This article examines the role of the Scottish Conservative party in shaping the underlying culture of Scottish politics in the 1830s and 1840s, utilizing numerous collections of private papers, newspapers, memoirs and legal texts. It focuses on the party’s experiences of electioneering rituals, and its innovative electoral registration activities. It then examines the effects of its creation of illegitimate ‘fictitious’ votes, and of its diverse methods for influencing electors. In doing so, it puts ‘party’ at the heart of a notably distinctive and fast-evolving Scottish political culture, and challenges assumptions that this culture was overwhelmingly whiggish in character and inspiration.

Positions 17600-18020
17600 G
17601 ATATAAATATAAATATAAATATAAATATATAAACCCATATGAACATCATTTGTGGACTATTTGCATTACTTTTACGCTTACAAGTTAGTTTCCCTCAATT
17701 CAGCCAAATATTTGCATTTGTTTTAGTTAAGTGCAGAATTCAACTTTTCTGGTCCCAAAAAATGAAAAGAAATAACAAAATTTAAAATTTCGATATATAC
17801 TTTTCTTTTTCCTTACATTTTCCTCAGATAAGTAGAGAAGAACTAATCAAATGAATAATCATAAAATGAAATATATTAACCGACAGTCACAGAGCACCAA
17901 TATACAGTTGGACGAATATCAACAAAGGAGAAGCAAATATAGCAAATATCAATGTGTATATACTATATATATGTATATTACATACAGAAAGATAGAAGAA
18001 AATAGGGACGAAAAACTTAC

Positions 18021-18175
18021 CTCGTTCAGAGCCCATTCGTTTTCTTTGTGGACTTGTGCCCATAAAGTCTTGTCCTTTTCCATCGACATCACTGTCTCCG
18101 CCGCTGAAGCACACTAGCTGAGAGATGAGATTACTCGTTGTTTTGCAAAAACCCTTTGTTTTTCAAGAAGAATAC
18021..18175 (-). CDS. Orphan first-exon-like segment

- Conservative Party
- 19th century